Frequently Asked Questions - Food Technology
The USDA, the FDA, and the EPA all have a role in regulating agricultural biotechnology in the United States.
The Animal and Plant Health Inspection Service (APHIS) of the USDA is responsible for protecting American agriculture against pests and diseases. The agency regulates the field testing of genetically engineered plants and certain microorganisms.
The FDA is responsible for the safety and proper labeling of all plant-derived, genetically engineered food and feed. Under the Federal Food, Drug, and Cosmetic Act, the FDA ensures that food and feed manufacturers meet regulations and standards.
The EPA regulates the sale, distribution, and use of all pesticides in the environment, including those that are produced by an organism through techniques of modern biotechnology. The EPA also sets tolerance limits for residues of pesticides on and in food and animal feed.
For more information visit the United States Regulatory Agencies Unified Biotechnology Web site.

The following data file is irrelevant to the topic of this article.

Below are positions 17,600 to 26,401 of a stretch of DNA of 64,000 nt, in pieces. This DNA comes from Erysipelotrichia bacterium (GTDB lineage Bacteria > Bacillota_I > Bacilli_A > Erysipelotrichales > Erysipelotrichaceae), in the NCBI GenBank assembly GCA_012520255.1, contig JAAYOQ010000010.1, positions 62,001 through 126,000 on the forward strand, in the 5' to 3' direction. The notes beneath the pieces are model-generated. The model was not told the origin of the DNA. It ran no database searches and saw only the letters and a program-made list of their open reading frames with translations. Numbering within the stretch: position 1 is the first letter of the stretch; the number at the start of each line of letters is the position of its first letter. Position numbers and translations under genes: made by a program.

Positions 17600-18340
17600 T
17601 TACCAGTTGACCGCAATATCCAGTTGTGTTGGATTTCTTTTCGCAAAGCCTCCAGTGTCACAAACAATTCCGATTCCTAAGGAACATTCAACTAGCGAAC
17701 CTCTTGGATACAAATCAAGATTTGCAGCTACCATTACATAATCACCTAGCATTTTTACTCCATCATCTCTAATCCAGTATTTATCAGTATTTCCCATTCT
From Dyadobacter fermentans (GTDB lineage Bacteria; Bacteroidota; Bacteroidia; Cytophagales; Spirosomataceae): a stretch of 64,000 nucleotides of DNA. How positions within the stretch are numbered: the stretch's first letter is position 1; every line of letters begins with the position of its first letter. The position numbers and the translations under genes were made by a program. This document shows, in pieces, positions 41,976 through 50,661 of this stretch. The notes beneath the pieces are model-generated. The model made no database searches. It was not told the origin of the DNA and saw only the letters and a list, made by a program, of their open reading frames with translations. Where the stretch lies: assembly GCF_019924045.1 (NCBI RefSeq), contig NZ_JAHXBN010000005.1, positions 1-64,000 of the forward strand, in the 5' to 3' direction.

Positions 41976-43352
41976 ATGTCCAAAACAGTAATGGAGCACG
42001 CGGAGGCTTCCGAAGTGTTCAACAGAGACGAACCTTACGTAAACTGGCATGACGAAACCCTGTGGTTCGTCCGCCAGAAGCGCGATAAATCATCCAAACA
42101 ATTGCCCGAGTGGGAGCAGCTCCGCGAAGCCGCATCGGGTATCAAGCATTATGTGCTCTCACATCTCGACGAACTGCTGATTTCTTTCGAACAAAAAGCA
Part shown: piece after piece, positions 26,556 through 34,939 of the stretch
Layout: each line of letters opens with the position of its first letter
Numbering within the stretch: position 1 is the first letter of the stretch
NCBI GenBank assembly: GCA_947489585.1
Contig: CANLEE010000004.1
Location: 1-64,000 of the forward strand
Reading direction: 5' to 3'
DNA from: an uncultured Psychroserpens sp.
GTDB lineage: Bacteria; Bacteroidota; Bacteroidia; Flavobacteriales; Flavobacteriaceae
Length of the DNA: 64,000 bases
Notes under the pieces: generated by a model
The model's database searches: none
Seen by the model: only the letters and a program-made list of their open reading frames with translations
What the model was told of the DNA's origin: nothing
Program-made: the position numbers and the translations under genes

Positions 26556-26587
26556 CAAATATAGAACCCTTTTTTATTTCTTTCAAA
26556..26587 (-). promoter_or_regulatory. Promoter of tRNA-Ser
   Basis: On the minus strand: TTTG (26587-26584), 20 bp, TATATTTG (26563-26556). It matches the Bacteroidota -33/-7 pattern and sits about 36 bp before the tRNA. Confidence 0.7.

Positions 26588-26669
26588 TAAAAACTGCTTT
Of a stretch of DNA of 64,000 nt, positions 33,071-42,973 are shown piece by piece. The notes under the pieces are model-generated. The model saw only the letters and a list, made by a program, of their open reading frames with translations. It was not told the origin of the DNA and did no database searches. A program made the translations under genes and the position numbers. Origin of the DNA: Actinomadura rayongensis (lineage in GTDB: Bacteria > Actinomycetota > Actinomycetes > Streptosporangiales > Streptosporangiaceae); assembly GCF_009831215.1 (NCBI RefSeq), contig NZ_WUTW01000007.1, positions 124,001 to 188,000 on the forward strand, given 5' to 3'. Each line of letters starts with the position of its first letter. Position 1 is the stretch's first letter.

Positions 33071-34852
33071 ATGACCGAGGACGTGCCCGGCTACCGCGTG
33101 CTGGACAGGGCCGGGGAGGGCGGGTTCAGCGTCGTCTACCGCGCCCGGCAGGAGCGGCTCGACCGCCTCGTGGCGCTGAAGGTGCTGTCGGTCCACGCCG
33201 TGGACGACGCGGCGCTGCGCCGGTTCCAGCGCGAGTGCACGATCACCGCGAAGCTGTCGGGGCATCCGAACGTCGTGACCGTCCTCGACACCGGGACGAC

There are a variety of sanitizing agents that have been shown to pathogenic growth on fresh produce. The FDA's Center for Food Safety and Applied Nutrition report: Analysis and Evaluation of Preventive Control Measures for the Control and Reduction/Elimination of Microbial Hazards on Fresh and Fresh-Cut Produce describes various methods and sanitizing agents used in reducing pathogens on produce.
Food irradiation is a cold process that uses ionizing radiation to kill microorganisms without affecting the temperature. The irradiation process can also extend the shelf life of foods by destroying or inactivating spoilage microorganisms and ripening enzymes.
The Food Safety Project of the Iowa State University Extension provides a fact sheet on food irradiation.
In addition, find Food Irradiation Resources on the FSRIO Web site:
Biosensor technology is used for the rapid detection of pathogens in our food supply. Since food pathogens can be a serious threat to public health, much research is being completed to reduce the risk of foodborne illness.
Biosensor research projects conducted by the USDA and other agencies can be viewed at the FSRIO Research Projects Database.